While a significant body of knowledge has evolved in the fieldof engineering education over the years, much of the publishedinformation has been restricted to scholarly journals and has notfound a broad audience. This publication rectifies that situationby reviewing the findings of nearly 2,000 scholarly articles tohelp engineers become better educators, devise more effectivecurricula, and be more effective leaders and advocates incurriculum and research development.
The author's first objective is to provide an illustrativereview of research and development in engineering education since1960. His second objective is, with the examples given, toencourage the practice of classroom assessment and research, andhis third objective is to promote the idea of curriculumleadership.
The publication is divided into four main parts:Part I demonstrates how the underpinnings ofeducation—history, philosophy, psychology,sociology—determine the aims and objectives of the curriculumand the curriculum's internal structure, which integratesassessment, content, teaching, and learningPart II focuses on the curriculum itself, considering such keyissues as content organization, trends, and change. A chapter oninterdisciplinary and integrated study and a chapter on project andproblem-based models of curriculum are includedPart III examines problem solving, creativity, and designPart IV delves into teaching, assessment, and evaluation,beginning with a chapter on the lecture, cooperative learning, andteamwork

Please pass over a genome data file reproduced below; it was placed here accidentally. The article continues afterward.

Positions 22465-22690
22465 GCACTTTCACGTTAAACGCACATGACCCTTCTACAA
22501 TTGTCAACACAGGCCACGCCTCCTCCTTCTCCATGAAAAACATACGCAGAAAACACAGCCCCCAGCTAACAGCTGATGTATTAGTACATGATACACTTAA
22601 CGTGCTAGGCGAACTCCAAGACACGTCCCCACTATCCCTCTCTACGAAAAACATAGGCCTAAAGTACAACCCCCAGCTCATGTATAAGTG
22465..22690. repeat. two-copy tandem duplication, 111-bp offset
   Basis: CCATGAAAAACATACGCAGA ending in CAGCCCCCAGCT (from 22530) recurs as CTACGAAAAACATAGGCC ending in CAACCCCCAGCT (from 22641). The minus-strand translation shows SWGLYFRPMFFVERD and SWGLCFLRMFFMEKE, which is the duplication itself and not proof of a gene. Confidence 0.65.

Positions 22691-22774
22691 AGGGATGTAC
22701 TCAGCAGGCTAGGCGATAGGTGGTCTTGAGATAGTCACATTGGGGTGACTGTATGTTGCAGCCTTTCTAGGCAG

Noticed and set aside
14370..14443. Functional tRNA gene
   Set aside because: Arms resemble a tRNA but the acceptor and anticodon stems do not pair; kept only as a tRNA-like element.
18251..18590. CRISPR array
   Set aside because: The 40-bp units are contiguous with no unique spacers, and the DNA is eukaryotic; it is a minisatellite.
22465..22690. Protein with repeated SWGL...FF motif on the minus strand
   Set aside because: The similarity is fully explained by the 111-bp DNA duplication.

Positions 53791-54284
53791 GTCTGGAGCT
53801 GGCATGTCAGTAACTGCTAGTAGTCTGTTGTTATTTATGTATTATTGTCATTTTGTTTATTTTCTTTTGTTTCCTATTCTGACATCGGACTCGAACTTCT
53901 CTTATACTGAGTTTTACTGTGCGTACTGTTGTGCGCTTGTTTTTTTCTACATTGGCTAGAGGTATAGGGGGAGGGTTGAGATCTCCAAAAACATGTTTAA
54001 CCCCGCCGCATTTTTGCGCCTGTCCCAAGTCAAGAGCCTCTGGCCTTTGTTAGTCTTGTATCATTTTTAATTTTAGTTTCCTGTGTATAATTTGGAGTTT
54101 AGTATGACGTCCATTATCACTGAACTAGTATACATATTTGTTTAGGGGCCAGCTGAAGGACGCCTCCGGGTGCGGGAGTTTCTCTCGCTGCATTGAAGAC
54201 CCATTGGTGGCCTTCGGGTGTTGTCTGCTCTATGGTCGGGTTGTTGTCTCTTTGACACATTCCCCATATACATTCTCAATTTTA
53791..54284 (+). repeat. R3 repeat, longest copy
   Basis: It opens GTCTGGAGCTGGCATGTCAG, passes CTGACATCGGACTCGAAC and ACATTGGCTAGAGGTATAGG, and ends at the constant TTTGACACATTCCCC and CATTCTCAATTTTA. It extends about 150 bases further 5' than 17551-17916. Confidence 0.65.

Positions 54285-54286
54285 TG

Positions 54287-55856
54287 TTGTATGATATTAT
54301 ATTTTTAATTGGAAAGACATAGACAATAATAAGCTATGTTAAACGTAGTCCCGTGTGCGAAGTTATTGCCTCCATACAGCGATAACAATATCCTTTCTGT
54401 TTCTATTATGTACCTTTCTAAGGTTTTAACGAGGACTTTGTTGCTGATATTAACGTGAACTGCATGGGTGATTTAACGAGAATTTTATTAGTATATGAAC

The book ends with a brief, insightful forecast of the future ofengineering education. Because this is a practical tool andreference for engineers, each chapter is self-contained and may beread independently of the others.
Unlike other works in engineering education, which are generallyintended for educational researchers, this publication is writtennot only for researchers in the field of engineering education, butalso for all engineers who teach. All readers acquire a host ofpractical skills and knowledge in the fields of learning,philosophy, sociology, and history as they specifically apply tothe process of engineering curriculum improvement andevaluation.